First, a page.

Virginia Human Rights Act; nondiscrimination in employment; sexual harassment and workplace harassment. – HB 2155 (Watts) (Companion bill: SB 1360 (McClellan)) Clarifies, by defining sexual harassment and workplace harassment, what constitutes an unlawful employment practice if engaged in by an employer. The bill also provides (i) a nonexhaustive list of factors to consider when determining whether certain conduct constitutes workplace harassment; (ii) that a person claiming to be aggrieved by an unlawful discriminatory practice may file a written complaint with the Division of Human Rights within two years after the occurrence of the alleged unlawful discriminatory practice; and (iii) that an aggrieved person who has been provided a notice of his right to file a civil action for such grievance may do so within one year of receiving such notice and may be awarded reasonable attorney fees, including costs and reasonable litigation expenses, if the court or jury finds in his favor. The bill also amends the definition of “employer” to mean a person employing five or more employees, instead of 15 or more employees under current law, for each working day in each of 20 or more calendar weeks in the current or preceding calendar year, and any agent of such a person. EV SUPPORTS. 

HB 2155 Status: House: passed (54-Y 44-N) Senate: Failed to report (defeated) in Judiciary (6-Y 7-N)

Other

Name of Bill

Description

Status

Support

Details

HB 1800 (Torian)
Budget Bill.
House: Passed (68-Y 30-N), Conference report agreed to by House (67-Y 32-N) Senate: Passed with amendments (30-Y 9-N), Conference report agreed to by Senate (29-Y 10-N)

Budget Bill. – HB 1800 (Torian) (Companion bill: SB 1100 (Howell)) Amends Chapter 56 of the 2020 Special Session I Acts of Assembly. EV SUPPORTS

HB 1800 Status: House: Passed (68-Y 30-N), Conference report agreed to by House (67-Y 32-N) Senate: Passed with amendments (30-Y 9-N), Conference report agreed to by Senate (29-Y 10-N)

Senators Howell, Barker, Lucas, Locke, Deeds, Norment, Hanger, Saslaw (Advisor), Newman (Advisor) and Delegates Torian, Sickles, Carr, Tyler, Bulova, Knight, Austin appointed for conference committee

HB 2130 (Lopez)
Virginia LGBTQ+ Advisory Board.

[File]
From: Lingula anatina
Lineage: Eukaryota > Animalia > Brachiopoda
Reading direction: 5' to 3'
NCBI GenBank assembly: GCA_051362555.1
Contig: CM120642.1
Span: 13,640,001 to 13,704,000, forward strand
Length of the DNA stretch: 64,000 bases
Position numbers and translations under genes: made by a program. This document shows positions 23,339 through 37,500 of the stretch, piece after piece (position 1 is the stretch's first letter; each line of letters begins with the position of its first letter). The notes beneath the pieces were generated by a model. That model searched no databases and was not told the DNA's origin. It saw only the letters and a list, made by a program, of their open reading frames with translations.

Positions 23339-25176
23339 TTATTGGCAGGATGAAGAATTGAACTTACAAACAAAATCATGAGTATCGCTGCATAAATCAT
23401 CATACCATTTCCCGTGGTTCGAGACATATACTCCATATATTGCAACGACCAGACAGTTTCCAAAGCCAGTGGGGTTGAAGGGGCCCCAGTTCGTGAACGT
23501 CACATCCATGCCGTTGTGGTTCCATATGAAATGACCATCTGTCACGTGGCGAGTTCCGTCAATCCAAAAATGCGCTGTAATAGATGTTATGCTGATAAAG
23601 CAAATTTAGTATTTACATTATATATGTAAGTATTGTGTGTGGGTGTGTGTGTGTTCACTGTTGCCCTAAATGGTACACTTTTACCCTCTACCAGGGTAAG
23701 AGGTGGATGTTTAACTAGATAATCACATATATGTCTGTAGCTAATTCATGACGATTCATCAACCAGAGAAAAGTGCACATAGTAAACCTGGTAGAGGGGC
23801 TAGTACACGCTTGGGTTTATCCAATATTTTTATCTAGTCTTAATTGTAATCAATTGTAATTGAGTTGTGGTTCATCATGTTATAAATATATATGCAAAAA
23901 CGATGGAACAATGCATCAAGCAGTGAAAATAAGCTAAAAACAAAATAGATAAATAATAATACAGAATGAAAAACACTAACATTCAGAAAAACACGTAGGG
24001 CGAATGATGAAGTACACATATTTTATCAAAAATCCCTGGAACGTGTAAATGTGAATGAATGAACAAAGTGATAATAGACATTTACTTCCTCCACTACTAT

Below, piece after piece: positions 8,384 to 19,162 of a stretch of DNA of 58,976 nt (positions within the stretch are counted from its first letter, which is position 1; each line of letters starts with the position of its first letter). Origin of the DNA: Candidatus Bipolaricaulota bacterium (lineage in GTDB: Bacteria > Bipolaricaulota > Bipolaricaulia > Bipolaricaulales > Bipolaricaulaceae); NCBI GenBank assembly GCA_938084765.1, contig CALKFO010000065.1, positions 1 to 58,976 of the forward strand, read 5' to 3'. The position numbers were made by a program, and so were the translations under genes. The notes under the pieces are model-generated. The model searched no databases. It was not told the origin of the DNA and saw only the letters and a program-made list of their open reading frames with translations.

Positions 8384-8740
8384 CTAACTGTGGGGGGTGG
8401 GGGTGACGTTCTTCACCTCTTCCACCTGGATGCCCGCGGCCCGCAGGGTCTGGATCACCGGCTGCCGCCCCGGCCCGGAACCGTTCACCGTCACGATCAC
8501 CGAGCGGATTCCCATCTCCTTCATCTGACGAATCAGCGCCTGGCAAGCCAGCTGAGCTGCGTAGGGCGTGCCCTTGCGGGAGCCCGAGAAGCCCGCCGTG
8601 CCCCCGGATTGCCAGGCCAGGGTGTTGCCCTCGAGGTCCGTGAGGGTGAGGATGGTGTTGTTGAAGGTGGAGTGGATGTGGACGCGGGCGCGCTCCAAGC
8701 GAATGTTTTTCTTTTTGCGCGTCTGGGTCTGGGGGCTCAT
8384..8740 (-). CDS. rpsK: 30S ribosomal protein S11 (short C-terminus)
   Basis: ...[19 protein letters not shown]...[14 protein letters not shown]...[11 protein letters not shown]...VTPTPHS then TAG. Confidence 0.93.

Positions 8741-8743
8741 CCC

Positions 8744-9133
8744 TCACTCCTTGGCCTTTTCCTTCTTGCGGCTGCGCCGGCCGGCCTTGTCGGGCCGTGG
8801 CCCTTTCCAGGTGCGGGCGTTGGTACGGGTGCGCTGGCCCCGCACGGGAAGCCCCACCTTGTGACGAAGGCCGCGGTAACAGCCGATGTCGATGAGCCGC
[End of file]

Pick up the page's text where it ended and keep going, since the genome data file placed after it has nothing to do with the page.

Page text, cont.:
House: Passed (57-Y 42-N), Signed by Speaker Senate: Passed (23-Y 16-N), Signed by President

Virginia LGBTQ+ Advisory Board.HB 2130 (Lopez) Establishes the Virginia LGBTQ+ Advisory Board to advise the Governor regarding the economic, professional, cultural, educational, and governmental links between the Commonwealth and the LGBTQ+ community in Virginia and sets out the powers and duties of the Board. The Board shall be composed of 21 nonlegislative citizen members, at least 15 of whom shall identify as LGBTQ+, to be appointed by the Governor, and the Secretaries of the Commonwealth, Commerce and Trade, Education, Health and Human Resources, and Public Safety and Homeland Security, or their designees, who shall serve as ex officio members. EV SUPPORTS

HB 2130 Status: House: Passed (57-Y 42-N) Signed by Speaker Senate: Passed (23-Y 16-N) Signed by President

SB 1100 (Howell)
Budget Bill.
Senate: Motion for Special and Continuing Order at the end of Senate Calendar on February 12 (39-Y 0-N) House: Referred to Committee on Appropriations

Budget Bill. – SB 1100 (Howell) (Companion Bill: HB 1800 (Torian)) Amends Chapter 56 of the 2020 Special Session I Acts of Assembly. EV SUPPORTS

SB 1100 Status: Senate: Motion for Special and Continuing Order at the end of Senate Calendar on February 12 (39-Y 0-N) House: Referred to Committee on Appropriations

HB 1948 (Levine)
Law-enforcement officer; duty to render aid; duty to report wrongdoing by another law-enforcement officer.
House: Passed (57-Y 42-N) Senate: Passed by indefinitely in Judiciary (7-Y 6-N)

Law-enforcement officer; duty to render aid; duty to report wrongdoing by another law-enforcement officer. – HB 1948 (Levine) Requires any law-enforcement officer on duty who witnesses another person suffering from a serious bodily injury or a life-threatening condition to render aid and makes it a duty to report acts of wrongdoing, defined in the bill and including bias-based profiling, committed by another law-enforcement officer on duty. Any law-enforcement officer who fails to render such aid or report such wrongdoing committed by another law-enforcement officer shall be subject to disciplinary action, including dismissal, demotion, suspension, or transfer of the law-enforcement officer. The bill also expands the definition of “bias-based profiling,” a practice banned for sheriffs, deputy sheriffs, other local law-enforcement officers, and State Police officers in the performance of their official duties, to include sexual orientation and gender identity. EV SUPPORTS

HB 1948 Status: House: Passed (57-Y 42-N) Senate: Passed by indefinitely in Judiciary (7-Y 6-N)